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Strengthening US-EU Cooperation on Technical Standards in an Era of Strategic Competition

China’s increasing involvement in global standard setting makes transatlantic cooperation in the field crucial and increases the need for a common, strategic approach.

Transatlantic ties have had a rough go in recent months. After an unprecedented degree of alignment on Russia in the first half of 2022, including the quick and efficient rollout of a series of groundbreaking sanctions packages, the United States and Europe stepped back into dispute territory with the fallout from measures taken by Washington, notably some key provisions of the pathbreaking Inflation Reduction Act (IRA) passed last summer.

This has again strained transatlantic cooperation and affected the potential for US-EU alignment, particularly around China and technology and trade issues. Recent US actions have amplified the divide between “Atlanticists” and “strategic autonomists” and made it harder for Europe to follow in Washington’s footsteps on, for example, export controls or outbound investment screening. Even though both issues are on the table, as European Commission President Ursula von der Leyen confirmed in her recent China speech, coordinated moves on these fronts could now be seen as bowing to US pressure in a context of perceived green-technology unilateralism.

Against this background, the December 2022 US-EU Trade and Technology Council (TTC) meeting can be seen as a missed opportunity. The TTC had, starting in September 2021, a productive and collaborative first year, but recently some of the most relevant transatlantic discussions have been happening outside the council’s framework. These include negotiations on IRA interpretation and carve-outs, and on export controls on semiconductor technology.

International technical standards, however, is one key aspect of transatlantic cooperation that is moving forward on a strong footing, with significant implications. Over the past 18 months of TTC work, the two sides have managed to build a solid foundation for engagement on the topic, from increased information sharing to the identification of key sectors for collaboration to fruitful collective action on recent International Telecommunications Union (ITU) leadership elections. This happened despite longstanding disagreements on ways to approach international standards development, the role of “harmonized standards”, for instance in the context of the EU’s regulatory framework for artificial intelligence (AI), and US criticism of the EU’s new standardization strategy.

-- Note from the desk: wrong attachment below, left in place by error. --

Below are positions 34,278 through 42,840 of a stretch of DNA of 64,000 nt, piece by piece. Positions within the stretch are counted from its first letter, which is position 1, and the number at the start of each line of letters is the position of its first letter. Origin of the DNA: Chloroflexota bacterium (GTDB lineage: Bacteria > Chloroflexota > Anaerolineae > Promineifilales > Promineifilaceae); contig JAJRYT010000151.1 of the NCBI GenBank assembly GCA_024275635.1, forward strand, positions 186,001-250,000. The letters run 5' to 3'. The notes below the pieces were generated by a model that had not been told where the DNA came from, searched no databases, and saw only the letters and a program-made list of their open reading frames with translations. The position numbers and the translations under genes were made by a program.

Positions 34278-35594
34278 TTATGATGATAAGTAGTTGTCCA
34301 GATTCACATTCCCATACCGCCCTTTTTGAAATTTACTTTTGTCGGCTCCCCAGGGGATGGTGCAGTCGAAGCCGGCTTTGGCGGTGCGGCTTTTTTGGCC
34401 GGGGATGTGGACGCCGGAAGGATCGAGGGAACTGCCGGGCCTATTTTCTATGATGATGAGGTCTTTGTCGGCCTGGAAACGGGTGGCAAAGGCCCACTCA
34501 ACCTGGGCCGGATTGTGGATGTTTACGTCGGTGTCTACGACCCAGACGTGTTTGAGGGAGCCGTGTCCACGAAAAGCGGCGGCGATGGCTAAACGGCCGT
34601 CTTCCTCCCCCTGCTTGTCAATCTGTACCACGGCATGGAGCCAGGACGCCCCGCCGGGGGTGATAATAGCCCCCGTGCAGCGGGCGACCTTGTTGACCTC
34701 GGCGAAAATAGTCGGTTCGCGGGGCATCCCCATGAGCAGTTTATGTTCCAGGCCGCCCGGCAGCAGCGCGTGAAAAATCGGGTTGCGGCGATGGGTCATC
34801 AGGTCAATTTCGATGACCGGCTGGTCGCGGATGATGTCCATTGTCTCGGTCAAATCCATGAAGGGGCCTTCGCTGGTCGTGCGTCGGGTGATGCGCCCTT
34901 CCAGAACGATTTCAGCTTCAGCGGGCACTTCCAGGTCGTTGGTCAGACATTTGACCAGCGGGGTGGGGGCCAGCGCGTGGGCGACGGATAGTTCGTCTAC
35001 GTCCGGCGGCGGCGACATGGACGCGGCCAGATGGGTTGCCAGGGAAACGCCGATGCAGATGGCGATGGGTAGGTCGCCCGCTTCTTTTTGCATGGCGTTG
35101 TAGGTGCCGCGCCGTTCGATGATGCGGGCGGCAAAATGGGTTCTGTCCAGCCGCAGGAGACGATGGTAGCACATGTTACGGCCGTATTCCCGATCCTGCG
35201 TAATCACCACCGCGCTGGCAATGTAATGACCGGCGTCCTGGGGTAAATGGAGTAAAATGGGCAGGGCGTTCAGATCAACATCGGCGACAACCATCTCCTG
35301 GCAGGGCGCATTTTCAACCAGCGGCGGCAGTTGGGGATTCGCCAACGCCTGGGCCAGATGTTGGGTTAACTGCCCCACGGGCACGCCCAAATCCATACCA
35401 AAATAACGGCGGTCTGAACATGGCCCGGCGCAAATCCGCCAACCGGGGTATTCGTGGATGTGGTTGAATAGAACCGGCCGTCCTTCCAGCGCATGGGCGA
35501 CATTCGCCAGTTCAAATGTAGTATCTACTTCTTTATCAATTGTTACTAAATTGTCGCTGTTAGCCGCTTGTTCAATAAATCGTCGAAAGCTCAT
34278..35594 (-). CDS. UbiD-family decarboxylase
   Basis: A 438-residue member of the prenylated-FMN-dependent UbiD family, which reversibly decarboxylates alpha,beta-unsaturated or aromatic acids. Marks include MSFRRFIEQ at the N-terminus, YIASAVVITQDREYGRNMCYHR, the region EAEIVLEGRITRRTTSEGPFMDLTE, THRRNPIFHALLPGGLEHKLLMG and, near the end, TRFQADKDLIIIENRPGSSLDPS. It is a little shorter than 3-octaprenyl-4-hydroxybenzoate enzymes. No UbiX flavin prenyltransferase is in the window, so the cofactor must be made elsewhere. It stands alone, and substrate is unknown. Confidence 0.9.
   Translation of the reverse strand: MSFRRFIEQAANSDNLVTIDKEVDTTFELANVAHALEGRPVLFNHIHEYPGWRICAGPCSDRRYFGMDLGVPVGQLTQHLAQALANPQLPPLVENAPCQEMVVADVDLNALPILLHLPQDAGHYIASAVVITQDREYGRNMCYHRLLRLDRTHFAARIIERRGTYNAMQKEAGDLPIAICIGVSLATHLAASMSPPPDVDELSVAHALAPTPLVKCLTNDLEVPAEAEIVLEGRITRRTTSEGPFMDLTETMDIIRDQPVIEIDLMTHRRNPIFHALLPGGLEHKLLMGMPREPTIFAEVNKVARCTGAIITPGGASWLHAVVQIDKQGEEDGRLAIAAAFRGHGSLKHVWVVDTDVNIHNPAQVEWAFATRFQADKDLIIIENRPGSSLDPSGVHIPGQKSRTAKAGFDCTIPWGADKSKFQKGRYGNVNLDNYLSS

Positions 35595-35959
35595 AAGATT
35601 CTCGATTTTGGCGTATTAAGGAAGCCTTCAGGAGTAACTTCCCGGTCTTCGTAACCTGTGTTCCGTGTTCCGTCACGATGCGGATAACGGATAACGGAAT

Sometimes overlooked, collaboration on international technical standards is important in the current context of heightened technological competition. A highly technical workstream, international technical standards play a key role in defining future technological pathways. China’s increasing involvement in global standard setting makes transatlantic cooperation in the field crucial and increases the need for a common, strategic approach. Without careful coordination, there is a risk that the current, broad-based pushback against China could spill into the standards sphere and impede the important work of global standards organizations. There is, therefore, a need to strike a balance between strategic competition and an interest-driven approach that can ultimately uphold the benefits of collaborative global standards development.

On the heels of the G7 summit in Hiroshima, and ahead of the next TTC meeting in Sweden on May 30-31, both of which have international technical standards on their agendas, we lay out the case for why and how the United States and the EU can build on achievements in this area to maintain constructive engagement and attain concrete, ambitious results. We begin by explaining why preserving global technical standards is crucial to economic competitiveness and strategic objectives on both sides of the Atlantic (Part 2) and explore China’s increased involvement in the field (Part 3) before laying out six avenues for continued transatlantic cooperation on technical standards (Part 4).

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